Reality: This simply isn’t true. Once you get to Oxford, you’ll realise that the vast majority of students (and all of the tutors) do not care what school you went to or what background you’ve come from. When interviewing prospective students, tutors are looking primarily for academic potential, not for things such as how well you enunciate your words or how well you dress. In 2016, Oxford offered more places to state school students than ever before, and the proportion of state school offers has continued to increase since then. Oxford is for people who are enthusiastic, talented and passionate about their subject, regardless of their background.
Reality: We all get stressed from time to time, but there are plenty of systems in place designed to help you deal with stress. On a university-wide level, there is the Oxford Counselling Service and the Oxford Nightline, both of which offer completely confidential support to any student.
Here at Teddy Hall, the welfare supervision is also superb. We have a College Nurse and a College Chaplain, who are both experienced counsellors available to talk to you about any issues you may encounter during your time at university. We also have both a male and female undergraduate Welfare Officer, who are elected by the student body to be in charge of the welfare of the undergraduate body here at Teddy Hall. The Welfare Officers are assisted by a team of Peer Supporters – students who go through roughly 30 hours of training and are there to discuss any issues you might be having.
If for whatever reasons you need support or just somebody to talk to, then there’s definitely someone who can help you.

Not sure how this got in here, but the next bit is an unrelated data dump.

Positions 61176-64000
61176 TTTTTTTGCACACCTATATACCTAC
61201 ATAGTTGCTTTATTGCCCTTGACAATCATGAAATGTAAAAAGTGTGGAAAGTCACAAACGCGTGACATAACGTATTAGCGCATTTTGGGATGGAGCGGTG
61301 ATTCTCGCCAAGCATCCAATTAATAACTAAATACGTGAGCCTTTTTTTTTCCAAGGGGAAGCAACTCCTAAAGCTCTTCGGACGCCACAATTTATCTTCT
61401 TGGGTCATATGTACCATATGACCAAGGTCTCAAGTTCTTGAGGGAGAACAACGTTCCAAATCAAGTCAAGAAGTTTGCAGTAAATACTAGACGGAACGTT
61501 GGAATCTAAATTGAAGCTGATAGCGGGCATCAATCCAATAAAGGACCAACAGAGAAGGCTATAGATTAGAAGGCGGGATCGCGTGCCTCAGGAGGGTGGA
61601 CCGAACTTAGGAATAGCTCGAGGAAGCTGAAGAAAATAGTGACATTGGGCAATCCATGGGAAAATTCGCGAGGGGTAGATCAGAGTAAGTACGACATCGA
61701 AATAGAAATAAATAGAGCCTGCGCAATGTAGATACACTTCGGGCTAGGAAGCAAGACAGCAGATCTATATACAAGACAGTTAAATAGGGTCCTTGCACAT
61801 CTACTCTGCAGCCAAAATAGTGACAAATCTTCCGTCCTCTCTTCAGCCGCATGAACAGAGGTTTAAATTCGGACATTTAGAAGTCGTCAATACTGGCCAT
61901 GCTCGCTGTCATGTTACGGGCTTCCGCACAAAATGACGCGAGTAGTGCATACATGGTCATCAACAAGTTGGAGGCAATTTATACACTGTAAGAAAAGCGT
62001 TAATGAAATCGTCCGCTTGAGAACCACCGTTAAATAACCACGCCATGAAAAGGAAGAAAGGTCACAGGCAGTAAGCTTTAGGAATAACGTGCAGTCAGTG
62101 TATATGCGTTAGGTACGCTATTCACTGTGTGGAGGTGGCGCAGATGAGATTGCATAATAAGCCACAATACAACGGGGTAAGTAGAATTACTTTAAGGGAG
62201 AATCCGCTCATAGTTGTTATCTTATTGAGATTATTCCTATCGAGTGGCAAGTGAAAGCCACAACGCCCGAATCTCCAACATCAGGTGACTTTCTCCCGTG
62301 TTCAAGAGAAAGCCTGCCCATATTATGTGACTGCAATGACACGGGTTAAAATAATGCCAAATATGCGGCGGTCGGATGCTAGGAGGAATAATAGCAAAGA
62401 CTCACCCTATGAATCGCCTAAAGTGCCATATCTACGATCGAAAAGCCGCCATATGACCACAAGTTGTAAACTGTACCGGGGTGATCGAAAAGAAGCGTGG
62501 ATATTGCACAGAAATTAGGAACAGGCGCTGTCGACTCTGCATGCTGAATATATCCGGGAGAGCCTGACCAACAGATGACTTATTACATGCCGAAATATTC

Reality: You may be asked some unusual questions, but the tutors are not trying to trip you up. Instead, they’re looking to see how you think and how you cope when you’re given a question that you might not be expecting or haven’t thought about before. The tutors will be looking to challenge you and see that you’re able to think independently and critically. Don’t worry if you get the wrong answer or if you make a mistake – that’s completely normal and everybody finds their interviews hard. Don’t be put off by people who claim their interviews were easy!
You may have to stay for a few days for your interviews and you will usually have at least two interviews, although you may have more, depending on your subject and other circumstances. For more information, check out the University’s advice on interviews.
Reality: For UK-based students, the tuition fees at Oxford are the same as most other universities and there is an extensive range of university bursaries and grants available. Your financial background shouldn’t be a reason why you can’t come to Oxford. More information about Oxford’s fees and funding is available here.
Here at Teddy Hall, we have a number of scholarships and bursaries that are on offer to support students who come from lower socio-economic backgrounds and the College also has a hardship fund to which students can apply. In addition to these aids, academic scholarships and prizes are awarded to students who do particularly well whilst they are here.
Pathways is an initiative coordinated by the colleges of the University of Oxford. The programme aims to provide information, advice and guidance on higher education and Oxford to academically able students, and staff members, in non-selective state schools with little history of student progression to Oxford. Events are held, free of charge, in Oxford for students in Years 10 through to 13. More information about each of the events can be found on the Pathways website.
University of Oxford Admissions
There is lots of extremely valuable information on the main University of Oxford website for anyone looking to apply – see the links below to find out more about each aspect of the application process.